The Great North Run

Following my first attempt at competitive (well, timed anyway) running, the Marathon of the North in Sunderland in May, last weekend I ran in the Great North Run.

This was described in Wikipedia as the world’s largest half-marathon until a recent edit demoted it to second behind Göteborg. Still, it’s big. I’d heard some of the numbers, but I was still boggled by the scale of the thing, especially after the small inaugural Sunderland marathon.

I got to the starting area very early, on a coach transfer, and set out to walk from the start line back to the end of the starting pens. It took about quarter of an hour. Then when it came to start the race itself, by the time I passed the start line—having shuffled with the crowd of other runners up from my zone—the clock was already over 27 minutes!

(I didn’t understand the zoning system at all, but it’s presumably based on previous race times. I’d never run a timed race of any distance when I entered this one so I was placed quite far back.)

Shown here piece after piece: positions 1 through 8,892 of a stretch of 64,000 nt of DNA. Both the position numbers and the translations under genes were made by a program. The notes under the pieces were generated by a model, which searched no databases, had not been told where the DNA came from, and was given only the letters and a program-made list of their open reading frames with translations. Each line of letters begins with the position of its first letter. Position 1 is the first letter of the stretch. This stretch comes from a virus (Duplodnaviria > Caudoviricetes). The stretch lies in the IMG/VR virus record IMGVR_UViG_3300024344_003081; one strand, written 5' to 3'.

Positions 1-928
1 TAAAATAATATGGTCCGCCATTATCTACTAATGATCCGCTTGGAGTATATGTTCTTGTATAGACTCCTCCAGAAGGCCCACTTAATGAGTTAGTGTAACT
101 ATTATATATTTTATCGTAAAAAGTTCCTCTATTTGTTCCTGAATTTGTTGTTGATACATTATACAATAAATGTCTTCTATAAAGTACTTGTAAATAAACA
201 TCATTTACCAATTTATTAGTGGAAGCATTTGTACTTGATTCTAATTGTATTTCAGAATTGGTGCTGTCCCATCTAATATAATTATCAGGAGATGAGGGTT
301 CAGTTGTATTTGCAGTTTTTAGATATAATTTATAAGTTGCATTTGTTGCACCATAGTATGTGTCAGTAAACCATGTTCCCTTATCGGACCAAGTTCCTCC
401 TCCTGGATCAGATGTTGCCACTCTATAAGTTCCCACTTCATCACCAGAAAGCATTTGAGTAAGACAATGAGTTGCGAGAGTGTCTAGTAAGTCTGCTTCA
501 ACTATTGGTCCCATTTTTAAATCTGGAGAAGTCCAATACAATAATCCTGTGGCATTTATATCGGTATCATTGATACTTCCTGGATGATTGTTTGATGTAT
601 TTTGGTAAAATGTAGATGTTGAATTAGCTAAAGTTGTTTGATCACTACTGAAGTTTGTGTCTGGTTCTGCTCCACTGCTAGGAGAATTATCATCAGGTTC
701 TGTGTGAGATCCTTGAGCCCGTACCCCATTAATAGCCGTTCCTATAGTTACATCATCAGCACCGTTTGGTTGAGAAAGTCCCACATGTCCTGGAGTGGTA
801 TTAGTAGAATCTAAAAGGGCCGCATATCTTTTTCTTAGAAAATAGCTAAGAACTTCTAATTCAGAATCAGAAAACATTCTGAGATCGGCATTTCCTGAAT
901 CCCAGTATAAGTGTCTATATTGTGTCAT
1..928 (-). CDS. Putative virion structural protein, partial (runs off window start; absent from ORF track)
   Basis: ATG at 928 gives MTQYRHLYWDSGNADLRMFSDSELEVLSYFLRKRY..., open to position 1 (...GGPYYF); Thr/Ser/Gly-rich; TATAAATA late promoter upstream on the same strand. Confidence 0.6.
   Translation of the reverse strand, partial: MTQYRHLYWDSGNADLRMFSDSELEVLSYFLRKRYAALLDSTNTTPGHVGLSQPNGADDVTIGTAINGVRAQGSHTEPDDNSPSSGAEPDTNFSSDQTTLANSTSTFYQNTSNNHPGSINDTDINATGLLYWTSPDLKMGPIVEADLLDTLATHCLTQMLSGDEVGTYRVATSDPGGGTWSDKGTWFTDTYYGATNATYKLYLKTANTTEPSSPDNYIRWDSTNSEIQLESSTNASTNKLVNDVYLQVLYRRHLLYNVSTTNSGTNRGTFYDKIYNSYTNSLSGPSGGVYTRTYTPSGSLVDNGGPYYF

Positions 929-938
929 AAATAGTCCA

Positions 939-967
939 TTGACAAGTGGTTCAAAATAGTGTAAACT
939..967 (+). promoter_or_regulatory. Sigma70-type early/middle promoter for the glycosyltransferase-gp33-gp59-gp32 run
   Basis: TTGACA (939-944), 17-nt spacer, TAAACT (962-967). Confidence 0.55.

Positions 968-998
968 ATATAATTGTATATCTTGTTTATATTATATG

It was pretty much impossible to run at a constant speed in a straight line for more than a few seconds during the race, because of the crowds—right up to the finishing straight I was having to leap into gaps and up onto kerbs and verges, to avoid having to slow down and risk my legs turning to jelly before I could get started up again.

Fortunately, I’m quite keen on messing about like that.

And the weather was good: it rained.  I like that too.

I finished in one hour 47 minutes (and 50 secs) which is a bit faster than I’d expected.

All in all I was most taken by the half-marathon distance—a proper run without the slightly insane nature of a marathon. Looking forward to the Bath half in March.

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